Overproduction and the black market have caused a massive decline in the price of marijuana, which may signal an ominous shift for the industry.
Since the heady days of the COVID-19 pandemic, when legal cannabis sales and consumption hit all-time highs, the price of the magical flower has plummeted, forcing many in the sector to re-evaluate their financial futures in the highly competitive marketplace.
According to Bloomberg, retail and wholesale prices of marijuana have decreased dramatically due to black market competition. Moreover, with retailers having to keep their prices low to compete, it has become increasingly difficult for growers to strike the optimum supply-demand balance.
The cannabis data firm BDSA reports that the retail price of a gram of marijuana decreased by 13% to $9.43 in the third quarter of 2022, down from $10.83 during the same period last year. That is the most significant drop ever witnessed for cannabis over a 12-month period. The decline in wholesale prices was even more substantial, especially in the markets where recreational marijuana has been legal for the longest.
According to the BDSA data, the average price per pound of cannabis in Colorado has decreased by 51% since the fourth quarter of 2020. And in Oregon, the price is down 36%.
Rick Maturo, Director of Insights and Intelligence for BDSA, emphasizes this sentiment by saying, “The industry today is facing a number of headwinds. The most existential is pricing.”
"The industry today is facing a number of headwinds. The most existential is pricing.”
- Rick Maturo, Director of Insights and Intelligence for BDSA
Adding to the precipitous decline is the fact that marijuana growers also experienced a massive bumper crop of weed this past harvest season. Thanks to favorable growing conditions and unusually stable weather, this year’s fall harvest produced one of the best yields of high-quality flower in quite some time.
The market has already struggled with significant overproduction for a couple of years. So this unexpected and somewhat unnecessary stellar crop could not come at a worse time for growers, wholesalers, and retailers.
As Jeremy Moberg, a cannabis cultivator in the state of Washington, shares, “That was actually one of the cleanest air-quality years we’ve had. There’s going to be a lot of really good pot out there. (But it’s) probably going to add to the overproduction problems and woes that you’re hearing a lot about.”
"That was actually one of the cleanest air-quality years we’ve had. There’s going to be a lot of really good pot out there. (But it’s) probably going to add to the overproduction problems and woes that you’re hearing a lot about.”
- Jeremy Moberg, Cannabis Cultivator
It is a perfect storm of factors that all coalesced at the absolute worst time. The pandemic spike was just that - an aberration. As with many fruitful and unexpected windfalls, many in the industry misread the increased demand as a sustainable upward shift that would only continue. It has not.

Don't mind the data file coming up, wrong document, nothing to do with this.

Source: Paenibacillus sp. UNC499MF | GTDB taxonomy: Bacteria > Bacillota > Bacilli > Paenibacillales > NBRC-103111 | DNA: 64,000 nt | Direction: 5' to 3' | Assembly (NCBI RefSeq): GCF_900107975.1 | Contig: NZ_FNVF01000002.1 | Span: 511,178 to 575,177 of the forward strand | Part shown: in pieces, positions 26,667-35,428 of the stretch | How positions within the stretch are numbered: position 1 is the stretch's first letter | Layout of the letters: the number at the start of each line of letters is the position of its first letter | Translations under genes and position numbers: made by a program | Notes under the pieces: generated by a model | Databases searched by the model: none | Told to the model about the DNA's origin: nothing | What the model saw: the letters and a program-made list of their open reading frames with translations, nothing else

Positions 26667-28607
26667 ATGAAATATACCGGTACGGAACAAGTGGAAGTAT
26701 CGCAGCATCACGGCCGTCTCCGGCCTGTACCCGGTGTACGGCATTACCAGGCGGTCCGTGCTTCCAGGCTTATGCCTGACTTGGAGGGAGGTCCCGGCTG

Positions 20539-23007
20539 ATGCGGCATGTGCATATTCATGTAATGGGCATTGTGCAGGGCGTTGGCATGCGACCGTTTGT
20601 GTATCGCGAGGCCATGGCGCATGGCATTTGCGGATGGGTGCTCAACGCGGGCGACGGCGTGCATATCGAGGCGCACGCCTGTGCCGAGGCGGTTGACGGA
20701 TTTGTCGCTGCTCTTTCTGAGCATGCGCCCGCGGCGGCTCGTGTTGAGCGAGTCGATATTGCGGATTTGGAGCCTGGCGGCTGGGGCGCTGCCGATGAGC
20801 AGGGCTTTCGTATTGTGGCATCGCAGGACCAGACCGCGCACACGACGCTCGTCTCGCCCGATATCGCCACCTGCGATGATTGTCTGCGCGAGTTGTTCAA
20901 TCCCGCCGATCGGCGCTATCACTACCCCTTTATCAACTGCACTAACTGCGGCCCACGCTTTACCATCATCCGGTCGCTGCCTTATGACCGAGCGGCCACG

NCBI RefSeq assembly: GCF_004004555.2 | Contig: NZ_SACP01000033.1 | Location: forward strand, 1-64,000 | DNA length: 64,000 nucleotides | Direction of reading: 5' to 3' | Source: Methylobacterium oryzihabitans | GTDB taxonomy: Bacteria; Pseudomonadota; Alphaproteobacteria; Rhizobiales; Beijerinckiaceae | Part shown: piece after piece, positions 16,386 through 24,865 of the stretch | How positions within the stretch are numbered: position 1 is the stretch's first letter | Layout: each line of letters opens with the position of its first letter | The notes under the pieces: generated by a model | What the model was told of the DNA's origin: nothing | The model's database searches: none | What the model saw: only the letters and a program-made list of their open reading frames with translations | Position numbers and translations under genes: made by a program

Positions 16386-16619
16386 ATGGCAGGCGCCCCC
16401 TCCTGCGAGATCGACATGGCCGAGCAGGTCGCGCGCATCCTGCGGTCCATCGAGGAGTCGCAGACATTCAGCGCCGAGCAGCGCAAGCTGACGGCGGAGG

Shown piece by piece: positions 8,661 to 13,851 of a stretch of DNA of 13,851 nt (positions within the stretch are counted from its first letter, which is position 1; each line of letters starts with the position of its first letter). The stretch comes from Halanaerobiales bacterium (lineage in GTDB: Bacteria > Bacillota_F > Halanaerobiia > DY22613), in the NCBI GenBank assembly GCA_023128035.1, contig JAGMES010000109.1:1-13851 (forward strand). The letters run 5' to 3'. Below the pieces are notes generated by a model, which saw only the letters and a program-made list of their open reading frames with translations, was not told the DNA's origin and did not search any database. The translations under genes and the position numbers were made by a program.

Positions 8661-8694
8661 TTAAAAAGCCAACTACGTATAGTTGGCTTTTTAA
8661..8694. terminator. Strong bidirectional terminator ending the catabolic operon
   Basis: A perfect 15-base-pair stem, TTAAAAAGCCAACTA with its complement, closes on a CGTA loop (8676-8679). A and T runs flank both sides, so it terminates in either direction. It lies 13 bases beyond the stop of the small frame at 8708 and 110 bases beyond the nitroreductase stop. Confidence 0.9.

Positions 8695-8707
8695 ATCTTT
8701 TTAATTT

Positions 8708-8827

However, the more concerning development is the persistent hold of the illegal black market that continues to thrive even in those states where adult-use marijuana is legal. When production floods all markets, legal and illegal, the economic upper hand almost always shifts to those individuals not held down by regulations, taxes, overhead capital expenditures, and that pesky tendency to not break the law.
As a result, the end user will seek out options that cost the least and provide the same desired products. It does not help that many in the law enforcement community have become less inclined to expend resources on their local pot dealers with the wave of legalization sweeping the nation.
Many experts see what’s happening in the regulated marijuana markets as a painful but necessary growing pain as the industry continues to expand and mature. However, the basic principles of economics and open markets apply to marijuana as much as they do to any commodity-based system.
The hope is that these current challenges do not lead to a massive consolidation of resources via large and deep-pocketed multi-state operators (MSOs). The unique charm and appeal of the small business marijuana retailer are what make this industry so special. To see many of those early days pioneers fall away because of short-sighted and poorly planned strategies on the part of state governments, growers and wholesalers would be the real tragedy.
Hopefully, this temporary market situation will correct itself sooner than later. However, if marijuana is to emerge from the murky shadows of prohibition, the black market and all its detrimental consequences must be dealt with swiftly and successfully.